Editor’s note: Islam’s month of Ramadan this year began on August 1st. Our writer has been fasting for the first week and weighs in on what is fair.

Ramadan is a special month in Islam for Muslims. During Ramadan people take fast. They don’t eat or drink anything, and they take special care to avoid the actions Islam forbids. For example, during this holy month Muslims don’t lie, they don’t insult anybody, they don’t fight, and if they do, their fast won’t be accepted.

On Ramadan days I sleep a lot because it’s very hot and the weather is tiring. From sunrise to sundown we don’t eat or drink anything, even water, which can also make you tired. But after sundown every night we have Iftar, the big meal to break our fast. I watch movies during the long, hot days to make the time pass faster and Iftar come sooner.

I like Ramadan because it is a good way of getting away from badness. For a month we try to be as good as we can. But not everything about Ramadan is good. There are some problems we face. For instance, people say that girls should begin to fast when they turn nine. Boys have to fast too, but for them it is a little better. They don’t fast until they are sixteen. I don’t think this is fair for women.

It is not fair because, first, when a girl is nine she is too young to fast. She needs to grow, and to grow she needs food and water. Without nourishment, the growing process faces some serious problems. Second, when a girl is nine she doesn’t have the capacity to truly understand the rules of Ramadan or the reasons behind them. She follows them because someone tells her to and she is too young to ask why.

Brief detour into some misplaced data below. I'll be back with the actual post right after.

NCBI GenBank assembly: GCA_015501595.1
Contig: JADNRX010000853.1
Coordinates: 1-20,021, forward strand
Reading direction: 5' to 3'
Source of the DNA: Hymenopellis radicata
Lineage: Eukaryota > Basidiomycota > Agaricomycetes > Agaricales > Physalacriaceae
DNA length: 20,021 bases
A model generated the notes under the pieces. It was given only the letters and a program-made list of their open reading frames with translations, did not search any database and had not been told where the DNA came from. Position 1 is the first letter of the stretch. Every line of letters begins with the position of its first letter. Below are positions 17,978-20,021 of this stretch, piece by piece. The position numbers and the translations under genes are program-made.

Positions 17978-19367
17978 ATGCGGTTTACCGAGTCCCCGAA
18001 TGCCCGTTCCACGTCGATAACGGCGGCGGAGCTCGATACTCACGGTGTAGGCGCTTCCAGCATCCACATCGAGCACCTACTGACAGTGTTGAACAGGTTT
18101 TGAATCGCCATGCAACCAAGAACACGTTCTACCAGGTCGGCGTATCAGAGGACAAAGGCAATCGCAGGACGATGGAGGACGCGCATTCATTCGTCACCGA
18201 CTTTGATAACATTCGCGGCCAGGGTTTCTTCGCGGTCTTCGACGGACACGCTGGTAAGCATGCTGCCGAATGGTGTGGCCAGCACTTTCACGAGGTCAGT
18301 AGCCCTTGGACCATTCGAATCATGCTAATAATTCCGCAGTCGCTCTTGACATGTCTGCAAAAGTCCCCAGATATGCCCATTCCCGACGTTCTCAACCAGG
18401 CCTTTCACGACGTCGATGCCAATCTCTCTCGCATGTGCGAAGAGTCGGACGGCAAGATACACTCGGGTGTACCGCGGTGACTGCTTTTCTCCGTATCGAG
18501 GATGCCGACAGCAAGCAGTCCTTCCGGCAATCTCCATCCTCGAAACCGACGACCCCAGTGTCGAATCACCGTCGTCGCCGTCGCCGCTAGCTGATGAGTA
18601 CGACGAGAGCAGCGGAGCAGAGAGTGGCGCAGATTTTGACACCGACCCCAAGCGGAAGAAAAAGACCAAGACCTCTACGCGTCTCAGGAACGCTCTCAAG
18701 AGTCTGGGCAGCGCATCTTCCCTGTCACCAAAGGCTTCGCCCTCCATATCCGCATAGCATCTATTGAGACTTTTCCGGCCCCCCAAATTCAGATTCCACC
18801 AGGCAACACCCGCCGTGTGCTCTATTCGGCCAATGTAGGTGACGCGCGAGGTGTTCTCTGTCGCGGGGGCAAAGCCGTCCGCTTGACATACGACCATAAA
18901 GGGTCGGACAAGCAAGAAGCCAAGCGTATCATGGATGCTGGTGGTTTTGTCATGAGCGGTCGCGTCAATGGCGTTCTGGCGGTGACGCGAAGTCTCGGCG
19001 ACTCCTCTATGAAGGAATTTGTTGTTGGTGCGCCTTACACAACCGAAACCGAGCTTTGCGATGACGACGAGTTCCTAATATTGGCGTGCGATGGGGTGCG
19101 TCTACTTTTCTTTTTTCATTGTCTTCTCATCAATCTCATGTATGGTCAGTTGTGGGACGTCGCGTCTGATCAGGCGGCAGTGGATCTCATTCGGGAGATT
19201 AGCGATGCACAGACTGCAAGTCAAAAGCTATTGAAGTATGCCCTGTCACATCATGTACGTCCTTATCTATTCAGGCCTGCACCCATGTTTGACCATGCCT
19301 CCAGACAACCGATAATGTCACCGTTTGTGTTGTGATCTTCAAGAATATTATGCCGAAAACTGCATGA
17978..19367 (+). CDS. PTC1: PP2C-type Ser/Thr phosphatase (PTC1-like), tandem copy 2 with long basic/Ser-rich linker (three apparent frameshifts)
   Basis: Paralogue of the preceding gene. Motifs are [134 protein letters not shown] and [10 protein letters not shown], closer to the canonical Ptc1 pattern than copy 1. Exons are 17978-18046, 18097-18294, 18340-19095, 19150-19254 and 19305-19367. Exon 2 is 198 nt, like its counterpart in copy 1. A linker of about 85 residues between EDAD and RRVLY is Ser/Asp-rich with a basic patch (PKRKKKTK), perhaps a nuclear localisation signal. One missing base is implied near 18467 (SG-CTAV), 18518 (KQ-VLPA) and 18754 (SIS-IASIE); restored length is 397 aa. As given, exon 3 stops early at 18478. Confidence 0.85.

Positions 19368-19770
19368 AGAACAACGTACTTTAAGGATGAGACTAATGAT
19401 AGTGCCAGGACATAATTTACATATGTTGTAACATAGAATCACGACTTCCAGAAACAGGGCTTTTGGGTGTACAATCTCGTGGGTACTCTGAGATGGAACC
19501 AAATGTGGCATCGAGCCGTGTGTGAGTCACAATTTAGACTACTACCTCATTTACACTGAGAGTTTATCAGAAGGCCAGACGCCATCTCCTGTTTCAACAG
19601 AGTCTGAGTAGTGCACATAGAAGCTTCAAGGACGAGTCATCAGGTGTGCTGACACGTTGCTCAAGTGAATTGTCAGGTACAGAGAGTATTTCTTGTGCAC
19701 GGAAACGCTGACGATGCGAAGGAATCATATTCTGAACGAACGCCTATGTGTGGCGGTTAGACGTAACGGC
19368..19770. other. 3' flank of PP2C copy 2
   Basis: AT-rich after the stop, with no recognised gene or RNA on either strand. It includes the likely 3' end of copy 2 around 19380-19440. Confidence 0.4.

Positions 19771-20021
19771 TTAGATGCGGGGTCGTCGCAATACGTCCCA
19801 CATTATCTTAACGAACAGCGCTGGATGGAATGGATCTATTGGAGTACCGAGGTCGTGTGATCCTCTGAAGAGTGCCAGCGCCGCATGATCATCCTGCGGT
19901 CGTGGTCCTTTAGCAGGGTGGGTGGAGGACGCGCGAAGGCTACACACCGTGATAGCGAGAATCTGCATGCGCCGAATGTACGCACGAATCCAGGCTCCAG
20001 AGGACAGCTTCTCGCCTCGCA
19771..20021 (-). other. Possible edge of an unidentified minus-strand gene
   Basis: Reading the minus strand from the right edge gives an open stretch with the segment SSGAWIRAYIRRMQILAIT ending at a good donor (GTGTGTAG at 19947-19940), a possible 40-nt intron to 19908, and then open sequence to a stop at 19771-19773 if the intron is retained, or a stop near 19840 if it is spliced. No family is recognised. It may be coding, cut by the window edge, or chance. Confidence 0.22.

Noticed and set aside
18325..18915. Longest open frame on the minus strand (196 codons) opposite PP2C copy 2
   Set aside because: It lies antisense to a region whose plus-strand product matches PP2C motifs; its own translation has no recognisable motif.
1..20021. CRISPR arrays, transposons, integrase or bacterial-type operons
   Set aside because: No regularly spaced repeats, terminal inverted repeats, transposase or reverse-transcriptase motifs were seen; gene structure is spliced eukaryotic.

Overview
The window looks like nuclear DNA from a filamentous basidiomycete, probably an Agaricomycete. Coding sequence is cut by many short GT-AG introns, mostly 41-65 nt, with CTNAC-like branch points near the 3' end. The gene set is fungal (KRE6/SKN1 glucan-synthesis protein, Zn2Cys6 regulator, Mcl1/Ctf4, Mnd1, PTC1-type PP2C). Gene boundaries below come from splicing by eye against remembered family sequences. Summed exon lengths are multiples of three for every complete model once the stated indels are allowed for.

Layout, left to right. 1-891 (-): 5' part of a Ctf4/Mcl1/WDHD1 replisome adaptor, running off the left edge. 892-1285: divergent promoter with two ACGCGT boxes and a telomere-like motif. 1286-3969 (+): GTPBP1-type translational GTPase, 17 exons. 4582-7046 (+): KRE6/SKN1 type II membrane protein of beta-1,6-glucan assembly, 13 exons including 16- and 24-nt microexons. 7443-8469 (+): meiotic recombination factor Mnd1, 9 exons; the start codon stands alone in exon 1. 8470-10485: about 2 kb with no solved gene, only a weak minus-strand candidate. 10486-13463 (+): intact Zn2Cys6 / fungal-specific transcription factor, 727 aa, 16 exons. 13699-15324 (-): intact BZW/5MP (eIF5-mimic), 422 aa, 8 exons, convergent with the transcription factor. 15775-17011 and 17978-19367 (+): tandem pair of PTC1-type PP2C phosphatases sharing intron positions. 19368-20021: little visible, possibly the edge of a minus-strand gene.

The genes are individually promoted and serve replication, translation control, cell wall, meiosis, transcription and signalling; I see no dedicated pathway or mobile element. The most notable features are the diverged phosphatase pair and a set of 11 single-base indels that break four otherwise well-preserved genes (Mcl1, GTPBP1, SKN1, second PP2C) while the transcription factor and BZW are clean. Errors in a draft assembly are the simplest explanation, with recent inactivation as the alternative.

We have lots of girls who have grown into old women and have no logical explanation for why they do what they do during Ramadan. Why can’t we drink water? Why must girls begin to fast before boys? Why must it be harder for women than men?

These women began taking fast when they were only nine and they didn’t know enough to ask why. The consequence is that today when a little girl asks them why she must take fast, but her brother does not, they don’t know.

We must be understanding with these women. It is not her fault if she can’t answer these difficult questions. These women had to take fast because if they didn’t, people—especially their families—would comment and make trouble for them. I believe fault lies with the old customs and traditions, the ones that make conditions so difficult for women.

When I was nine I didn’t take fast, but I did ask my parents to tell me about Ramadan month. They said Ramadan is a test for humans. We must do these hard things so God can see our devotion. But this seemed foolish to me, because God already knows what kind of humans we are, and it’s silly to test someone you know.

I wonder why it’s necessary for everyone to fast during this holy time, especially if God already knows us. I think some people don’t believe in taking fast, but they do anyway because of pressure from others, a pressure so strong that they don’t have a choice but to do what is expected.

It’s not fair.

Ramadan is a nice month, I think, but only if we take away the awful traditions.

By Fatima H.

AP Photo/Musadeq Sadeq